Voice-over: - Nuclear fleet of the former Soviet Union greatly outnumbered nuclear fleets of other European countries and the USA. Five nuclear powered surface ships, about 250 nuclear powered submarines, one container ship and seven nuclear powered icebreakers were built in Russia from 1955 to 2000. The fleet is gradually getting old and creates a danger of radioactive accidents and environmental disasters. More than 180 nuclear powered ships are now out of operation, but there is still lack of resources and experience for their timely and safe dismantlement. Decommissioning of nuclear service ships is even more complicated matter.
Today Russia operates more than 90 nuclear service ships and barges, which transport and store spent nuclear fuel, liquid and solid radioactive waste. No country in the world needs such a numerous nuclear service ship fleet. Nuclear powered ships in other countries are served at specialised bases. The situation is different in Russia.
|Sergey Zhavoronkin - a head of environmental non-government organisation Bellona-Murmansk.|
Voice-over: 70 operational and retired service ships and barges are in Northwest Russia. More than 50 of them pose a danger to the environment and will be dismantled.
Experts consider that one of the main sources of nuclear and radiation danger is Lepse ship, which is moored two kilometers away from Murmansk.
|Vasiliy Krasovsky captain of Lepse (1998-2002)|
Vasiliy Krasovsky captain of Lepse (1998-2002):
Murmansk Shipping Company operated this ship since 1962. The ships main duties were to serve nuclear powered icebreakers and refuel their reactors.
Andrey Zolotkov - deputy of the USSR (1989-1991); author of a book Facts and problems of nuclear waste dumping in the seas, washing the Russian Federation -- The White Book:
Lepse started to glow in three years after.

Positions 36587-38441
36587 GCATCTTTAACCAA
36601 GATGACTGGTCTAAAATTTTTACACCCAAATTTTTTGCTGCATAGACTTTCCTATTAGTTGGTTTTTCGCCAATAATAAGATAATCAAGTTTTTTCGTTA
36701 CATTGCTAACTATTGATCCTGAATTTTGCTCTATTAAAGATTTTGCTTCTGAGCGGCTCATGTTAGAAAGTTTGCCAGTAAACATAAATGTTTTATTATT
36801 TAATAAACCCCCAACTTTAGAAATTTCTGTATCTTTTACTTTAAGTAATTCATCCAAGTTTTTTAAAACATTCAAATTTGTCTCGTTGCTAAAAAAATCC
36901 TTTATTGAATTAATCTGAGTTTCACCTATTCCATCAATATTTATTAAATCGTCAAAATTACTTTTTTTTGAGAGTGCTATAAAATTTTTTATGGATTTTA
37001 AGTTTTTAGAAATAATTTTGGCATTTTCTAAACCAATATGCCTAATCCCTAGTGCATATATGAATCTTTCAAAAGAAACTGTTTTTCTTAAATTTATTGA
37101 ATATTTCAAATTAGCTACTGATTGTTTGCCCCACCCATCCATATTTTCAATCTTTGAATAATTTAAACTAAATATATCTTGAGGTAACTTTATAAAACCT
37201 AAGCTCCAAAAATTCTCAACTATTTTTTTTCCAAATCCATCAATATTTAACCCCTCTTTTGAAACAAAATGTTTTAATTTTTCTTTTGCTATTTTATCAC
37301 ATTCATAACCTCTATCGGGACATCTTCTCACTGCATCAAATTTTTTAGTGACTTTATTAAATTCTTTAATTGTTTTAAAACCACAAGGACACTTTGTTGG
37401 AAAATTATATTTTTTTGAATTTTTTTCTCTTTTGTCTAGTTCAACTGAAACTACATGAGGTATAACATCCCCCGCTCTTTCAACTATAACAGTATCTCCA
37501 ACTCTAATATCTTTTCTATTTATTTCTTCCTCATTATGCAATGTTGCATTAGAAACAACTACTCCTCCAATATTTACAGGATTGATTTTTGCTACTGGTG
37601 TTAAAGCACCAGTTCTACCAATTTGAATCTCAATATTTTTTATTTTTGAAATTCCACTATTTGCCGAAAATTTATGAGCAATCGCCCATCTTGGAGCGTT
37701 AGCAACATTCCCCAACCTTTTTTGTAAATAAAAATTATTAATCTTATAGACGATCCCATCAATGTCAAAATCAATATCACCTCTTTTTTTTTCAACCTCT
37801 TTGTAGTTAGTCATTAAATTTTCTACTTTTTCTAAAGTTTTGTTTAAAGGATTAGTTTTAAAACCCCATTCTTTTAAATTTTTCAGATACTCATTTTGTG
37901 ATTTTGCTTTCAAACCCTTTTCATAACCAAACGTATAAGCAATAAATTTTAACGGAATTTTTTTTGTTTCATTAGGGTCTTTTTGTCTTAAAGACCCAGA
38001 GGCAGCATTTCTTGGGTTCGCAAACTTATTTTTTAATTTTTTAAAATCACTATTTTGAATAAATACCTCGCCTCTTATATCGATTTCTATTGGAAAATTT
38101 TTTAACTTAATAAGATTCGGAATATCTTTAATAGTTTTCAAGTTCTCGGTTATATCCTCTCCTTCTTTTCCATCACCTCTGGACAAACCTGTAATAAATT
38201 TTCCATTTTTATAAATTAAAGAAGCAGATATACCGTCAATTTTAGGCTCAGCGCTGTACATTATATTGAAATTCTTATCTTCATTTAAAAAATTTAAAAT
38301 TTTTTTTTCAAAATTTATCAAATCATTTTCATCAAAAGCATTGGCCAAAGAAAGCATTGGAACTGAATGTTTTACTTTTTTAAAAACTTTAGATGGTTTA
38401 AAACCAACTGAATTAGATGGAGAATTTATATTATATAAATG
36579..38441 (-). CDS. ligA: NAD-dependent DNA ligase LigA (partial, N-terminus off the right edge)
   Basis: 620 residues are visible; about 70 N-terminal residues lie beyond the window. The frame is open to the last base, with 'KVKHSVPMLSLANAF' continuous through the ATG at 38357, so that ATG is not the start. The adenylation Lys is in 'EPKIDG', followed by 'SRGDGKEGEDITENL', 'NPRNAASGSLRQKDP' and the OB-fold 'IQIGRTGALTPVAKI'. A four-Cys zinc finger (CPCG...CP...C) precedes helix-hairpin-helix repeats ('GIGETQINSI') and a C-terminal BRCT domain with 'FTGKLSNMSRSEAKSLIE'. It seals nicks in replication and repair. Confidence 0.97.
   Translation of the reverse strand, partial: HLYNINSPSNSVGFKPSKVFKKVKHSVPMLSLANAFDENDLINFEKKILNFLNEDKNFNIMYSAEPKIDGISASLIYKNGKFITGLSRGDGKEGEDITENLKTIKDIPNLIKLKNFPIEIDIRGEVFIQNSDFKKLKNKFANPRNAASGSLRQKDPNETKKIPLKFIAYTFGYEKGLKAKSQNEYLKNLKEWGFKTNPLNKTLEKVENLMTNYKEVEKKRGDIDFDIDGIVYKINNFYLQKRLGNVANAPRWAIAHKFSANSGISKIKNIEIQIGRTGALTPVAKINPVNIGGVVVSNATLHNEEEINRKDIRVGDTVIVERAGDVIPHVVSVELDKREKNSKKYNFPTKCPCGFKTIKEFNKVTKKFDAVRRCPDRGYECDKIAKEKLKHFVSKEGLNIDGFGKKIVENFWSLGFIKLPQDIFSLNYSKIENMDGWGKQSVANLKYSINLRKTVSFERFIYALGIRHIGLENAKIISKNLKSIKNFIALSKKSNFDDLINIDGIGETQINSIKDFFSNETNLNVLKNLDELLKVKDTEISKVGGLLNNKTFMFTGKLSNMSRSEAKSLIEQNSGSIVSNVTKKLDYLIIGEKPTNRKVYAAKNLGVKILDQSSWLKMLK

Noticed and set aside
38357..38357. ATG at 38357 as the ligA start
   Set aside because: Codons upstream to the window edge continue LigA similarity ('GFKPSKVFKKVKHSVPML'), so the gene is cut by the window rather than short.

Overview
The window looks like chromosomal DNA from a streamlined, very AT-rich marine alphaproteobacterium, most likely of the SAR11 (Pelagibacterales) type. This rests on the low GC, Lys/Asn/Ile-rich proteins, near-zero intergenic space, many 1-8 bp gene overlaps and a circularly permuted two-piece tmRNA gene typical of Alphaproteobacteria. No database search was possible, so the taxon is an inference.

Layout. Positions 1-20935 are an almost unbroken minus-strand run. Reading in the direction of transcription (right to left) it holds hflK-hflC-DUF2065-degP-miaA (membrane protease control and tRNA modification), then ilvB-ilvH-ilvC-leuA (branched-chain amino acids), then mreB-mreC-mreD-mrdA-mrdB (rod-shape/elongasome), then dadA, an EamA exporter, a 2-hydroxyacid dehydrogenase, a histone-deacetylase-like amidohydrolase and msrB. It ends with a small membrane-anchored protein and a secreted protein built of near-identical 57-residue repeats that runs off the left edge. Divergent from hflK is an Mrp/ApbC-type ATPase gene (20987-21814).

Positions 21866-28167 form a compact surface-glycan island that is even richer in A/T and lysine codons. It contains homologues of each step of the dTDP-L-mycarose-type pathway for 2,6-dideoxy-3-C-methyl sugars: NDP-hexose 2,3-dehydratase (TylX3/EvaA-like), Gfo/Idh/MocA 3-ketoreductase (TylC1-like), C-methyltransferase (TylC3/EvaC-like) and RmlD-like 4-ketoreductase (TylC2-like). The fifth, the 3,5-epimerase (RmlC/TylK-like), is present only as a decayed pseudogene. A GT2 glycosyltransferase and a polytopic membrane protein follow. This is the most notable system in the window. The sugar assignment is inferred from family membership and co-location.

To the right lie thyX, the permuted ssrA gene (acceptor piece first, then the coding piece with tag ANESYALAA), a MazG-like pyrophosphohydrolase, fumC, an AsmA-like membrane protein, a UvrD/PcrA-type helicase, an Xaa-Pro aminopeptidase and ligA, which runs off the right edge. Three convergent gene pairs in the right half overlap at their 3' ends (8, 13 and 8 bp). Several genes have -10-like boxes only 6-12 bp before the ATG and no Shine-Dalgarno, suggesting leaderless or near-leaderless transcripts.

Voice-over: At those times Lepse participated in radioactive waste dumping in the Barents and Kara Seas - a common practice for that period. The ship went to its last mission and met a great storm in the Kara Sea in 1984. Radioactive water splashed out into the storage compartment and contaminated it so heavily that complete deactivation was impossible. The radiation level of all the Lepse facilities, which were increased by that accident, complicates the process of ships dismantlement. Lepse has been moored in the outskirts of Murmansk for more than 15 years and represents more potential nuclear threat with each passing year.
|Nils Bohmer nuclear expert of Bellona-Foundation|
Voice-over: A crew of 18 people have been maintaining Lepse and providing nuclear and radiation safety since the ship was moored at its current location.
At the moment the technical condition of the ship is satisfactory. The wearing out of the ships hull is 30% and higher in some places. In order to normalize the radiation situation on the ship all its facilities have been deactivated; the ship has protection barriers inside tanks FOR STORAGE OF SPENT NUCLEAR FUEL, repaired unloading fuel systems and modern radiation monitoring equipment. Liquid radioactive waste was removed from the ship. All the systems responsible for nuclear and radiation safety are operational, which is officially documented by the state control.
Spent nuclear fuel storage consists of two tanks and is located between hull and lower deck, under the lid you are looking at. The tanks are situated in a special facility. Its walls are made of various types of steel. The walls are 40-45 centimeters thick. Each tank contains 366 cases. The cases now store 621 assemblies; 208 assemblies are 36 years old, others are more than 20.
Special concrete fills the space between the tanks in order to make an extra protection barrier. The tanks are cooled down by 24 tonnes of fresh water. The tape is not defected; the ripple is caused by radiation. Shootings inside the cases were done by specially designed camera.
There are four caissons special casks for damaged assemblies near each tank. Each caisson contains 18 defective assemblies. Assemblies are stored in caissons because they changed their shape and swelled as a result of operation in nuclear reactor and cannot be put into standard cases. It is impossible to unload these assemblies in a regular way. Lepse also contains tanks with liquid radioactive waste and 30 containers with solid low radioactive waste.
|Frederic Hauge president of Bellona Foundation.|
Since 1994, Bellona worked to get international funding, got the right technology that can stay in the region, and solved also other problems. We have had the special focus on the people who are the real heroes safeguarding the ship , therefore we havebuilt the Lepse village which should make better working conditions for the people working. In the future, we hope now that problems of liability and tax exemption are solved and we look forward to go on with the work to secure this very dangerous nuclear fuel.
In the beginning of May Fredric Hauge - president of Bellona Foundation - gave a symbolic key from the Lepse Village to Stanislav Golovinskiy director of nuclear icebreaker fleet and to Vasiliy Krassovskiy, captain of the ship.